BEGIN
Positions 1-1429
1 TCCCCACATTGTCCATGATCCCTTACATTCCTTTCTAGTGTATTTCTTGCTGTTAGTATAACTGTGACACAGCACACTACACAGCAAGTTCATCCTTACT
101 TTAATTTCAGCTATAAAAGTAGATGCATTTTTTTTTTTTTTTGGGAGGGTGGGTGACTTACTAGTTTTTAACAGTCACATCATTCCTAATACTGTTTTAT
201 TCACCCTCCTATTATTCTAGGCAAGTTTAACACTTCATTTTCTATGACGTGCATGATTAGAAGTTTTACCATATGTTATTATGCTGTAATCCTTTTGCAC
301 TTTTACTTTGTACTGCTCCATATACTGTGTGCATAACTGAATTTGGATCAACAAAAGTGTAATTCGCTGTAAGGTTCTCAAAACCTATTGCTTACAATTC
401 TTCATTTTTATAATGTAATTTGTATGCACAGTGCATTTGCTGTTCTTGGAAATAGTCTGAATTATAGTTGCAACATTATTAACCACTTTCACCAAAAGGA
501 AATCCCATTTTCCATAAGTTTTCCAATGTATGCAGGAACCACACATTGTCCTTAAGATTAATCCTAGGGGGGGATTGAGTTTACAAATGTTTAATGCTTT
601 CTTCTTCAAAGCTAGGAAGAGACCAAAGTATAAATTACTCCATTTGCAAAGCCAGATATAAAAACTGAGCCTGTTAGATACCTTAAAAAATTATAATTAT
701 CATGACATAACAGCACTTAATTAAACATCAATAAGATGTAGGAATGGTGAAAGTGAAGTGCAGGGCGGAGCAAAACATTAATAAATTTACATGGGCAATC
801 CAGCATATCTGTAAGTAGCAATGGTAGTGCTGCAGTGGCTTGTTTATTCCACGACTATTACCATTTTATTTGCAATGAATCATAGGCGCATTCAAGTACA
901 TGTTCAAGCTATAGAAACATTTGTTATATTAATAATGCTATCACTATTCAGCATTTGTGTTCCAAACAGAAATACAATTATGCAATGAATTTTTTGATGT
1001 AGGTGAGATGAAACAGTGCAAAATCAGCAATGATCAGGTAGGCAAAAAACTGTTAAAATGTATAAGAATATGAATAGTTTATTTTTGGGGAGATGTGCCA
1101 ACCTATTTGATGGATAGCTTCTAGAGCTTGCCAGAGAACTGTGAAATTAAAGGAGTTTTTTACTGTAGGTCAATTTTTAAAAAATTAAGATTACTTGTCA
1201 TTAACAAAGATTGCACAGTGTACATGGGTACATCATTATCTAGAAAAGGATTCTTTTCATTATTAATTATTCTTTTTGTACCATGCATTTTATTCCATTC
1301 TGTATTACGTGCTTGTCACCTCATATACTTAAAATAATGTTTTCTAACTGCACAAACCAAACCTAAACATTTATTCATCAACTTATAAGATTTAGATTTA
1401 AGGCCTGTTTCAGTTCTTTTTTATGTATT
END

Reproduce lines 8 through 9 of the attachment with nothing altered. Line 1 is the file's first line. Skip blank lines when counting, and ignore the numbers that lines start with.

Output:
601 CTTCTTCAAAGCTAGGAAGAGACCAAAGTATAAATTACTCCATTTGCAAAGCCAGATATAAAAACTGAGCCTGTTAGATACCTTAAAAAATTATAATTAT
701 CATGACATAACAGCACTTAATTAAACATCAATAAGATGTAGGAATGGTGAAAGTGAAGTGCAGGGCGGAGCAAAACATTAATAAATTTACATGGGCAATC